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Charles Frederick Henningsen (1815 — June 14, 1877) was an Anglo-American writer, mercenary, filibuster, and munitions expert. He participated in civil wars and independence movements in Spain, Nicaragua, Hungary, and the United States. His parents were Swedish, but he was born in England.[1]


He fought in the First Carlist War, after entering as a volunteer in the service of Don Carlos in 1834. Henningsen rose to be captain of bodyguard to the Carlist general Tomás de Zumalacárregui. After the signing of the Lord Eliot Convention in April 1835, at which he was present,[2] Henningsen returned to England.[3]

However, Henningsen soon returned to Spain with the rank of lieutenant-colonel and joined the Carlist expedition that threatened Madrid from Aragon.[3]

He fought at the Battle of Villar de los Navarros (August 24, 1837), a Carlist victory, earning the rank of colonel. He headed the Carlist lancers and was attacked outside of Madrid by Liberal (Isabeline) forces. He led a column against these forces, capturing the outer fortifications of Madrid. He held them for several hours, until notified that Don Carlos could send him no reinforcements.[4]

However, he was subsequently taken prisoner, and released on parole. He did not to serve again in this war.[3] He later recorded his experiences in Spain in the book The Most Striking Events of a Twelvemonth's Campaign with Zumalacarregui, which he dedicated to Lord Eliot. The work created controversy in Britain because it glorified Zumalacárregui and supported the Carlist position.[2]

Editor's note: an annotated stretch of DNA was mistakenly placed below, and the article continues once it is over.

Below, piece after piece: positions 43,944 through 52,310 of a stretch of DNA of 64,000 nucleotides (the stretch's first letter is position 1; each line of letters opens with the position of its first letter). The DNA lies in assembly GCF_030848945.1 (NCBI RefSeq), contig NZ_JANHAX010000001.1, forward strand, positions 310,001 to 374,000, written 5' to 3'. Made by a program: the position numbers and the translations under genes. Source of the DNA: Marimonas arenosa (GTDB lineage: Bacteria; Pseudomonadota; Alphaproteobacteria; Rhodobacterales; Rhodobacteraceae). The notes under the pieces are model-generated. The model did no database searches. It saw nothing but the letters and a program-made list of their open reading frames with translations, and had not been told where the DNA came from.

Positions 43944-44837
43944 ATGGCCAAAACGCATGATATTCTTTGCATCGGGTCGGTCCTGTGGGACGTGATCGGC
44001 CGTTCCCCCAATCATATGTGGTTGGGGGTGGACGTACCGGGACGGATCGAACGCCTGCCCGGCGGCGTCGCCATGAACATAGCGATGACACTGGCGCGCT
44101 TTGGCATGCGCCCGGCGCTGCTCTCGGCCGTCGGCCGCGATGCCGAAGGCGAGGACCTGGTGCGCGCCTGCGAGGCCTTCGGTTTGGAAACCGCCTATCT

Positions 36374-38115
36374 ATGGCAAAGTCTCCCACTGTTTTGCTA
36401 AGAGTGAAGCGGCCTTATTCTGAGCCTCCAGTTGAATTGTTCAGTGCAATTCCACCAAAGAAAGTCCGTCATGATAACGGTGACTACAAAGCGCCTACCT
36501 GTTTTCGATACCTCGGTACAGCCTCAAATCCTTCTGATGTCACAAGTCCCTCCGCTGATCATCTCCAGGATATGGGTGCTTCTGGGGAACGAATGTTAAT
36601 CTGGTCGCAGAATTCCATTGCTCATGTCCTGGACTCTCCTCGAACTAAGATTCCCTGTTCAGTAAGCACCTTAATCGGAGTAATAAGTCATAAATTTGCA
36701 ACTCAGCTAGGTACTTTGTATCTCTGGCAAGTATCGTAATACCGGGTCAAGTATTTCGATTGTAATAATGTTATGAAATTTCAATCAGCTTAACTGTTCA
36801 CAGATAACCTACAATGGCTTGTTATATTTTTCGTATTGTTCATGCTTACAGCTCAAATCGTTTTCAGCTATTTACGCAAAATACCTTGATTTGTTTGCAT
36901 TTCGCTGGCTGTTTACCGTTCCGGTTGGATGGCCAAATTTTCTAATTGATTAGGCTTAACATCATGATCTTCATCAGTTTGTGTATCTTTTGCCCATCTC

Russia and Hungary[]

Henningsen subsequently fought against the Russian army in Circassia during the Russian-Circassian War, and wrote up a military report on Russia, also later writing the book Revelations of Russia. This was translated into French by Cyprien Robert and published in Paris (3 vols. 1845).[3]

He then became involved in the revolution in Hungary led by Lajos Kossuth, and was also involved in the planning of the military campaign against enemy Austrian forces.[3]

He proposed a military plan of campaign that was well-received by Richard Debaufre Guyon and other leaders; as a result, Henningsen was to be appointed military and civil commander of the fortress of Komárom (Komorn).[3] However, the Hungarian Revolution was suppressed, and Henningsen later visited Kossuth at Kütahya in 1850, where the Hungarian leader had been detained.[3]

Henningsen then traveled from Constantinople to Albania, and then crossed the Adriatic Sea to Italy.[3]


In 1851, Henningsen traveled to the United States shortly after Kossuth arrived in that country. He remained in the United States as a representative of Hungarian interests.[3] Henningsen served under William Walker in Nicaragua from October 1856, and was appointed major-general, commanding Walker's artillery.[3]

He directed the defense of Rivas on March 23, 1856 and during the Second Battle of Rivas (April 11, 1856).

He was second in command at the Battle of the Transit (November 11, 1856) and at the Battle of Masaya.

He commanded the Battle of Obraje and was second in command at the 3rd and 4th battles of San Jorge.

Henningsen was responsible for burning Granada, Nicaragua, at the time the capital of Nicaragua, on December 14, 1856. During this incident, he had taken refuge at Granada with 416 persons, 140 of whom were women, children, and wounded. Henningsen was surrounded by some 4,000 Salvadoran and Guatemalan troops, so he decided to burn the city, fighting his way to Lake Nicaragua with a loss of 230 killed, wounded, and those killed by cholera. Nothing of the city was left but a smoking ruin; when Henningsen withdrew, he left an inscription on a lance reading, in Spanish, Aquí fue Granada ("Here was Granada").[5]

At the lake, he was joined by a reinforcement of 130 men, and routed the Salvadoran and Guatemalan forces.[3]

On May 1, 1857 Henningsen, along with Walker, surrendered to Commander Charles Henry Davis of the United States Navy and was repatriated.[3]

United States[]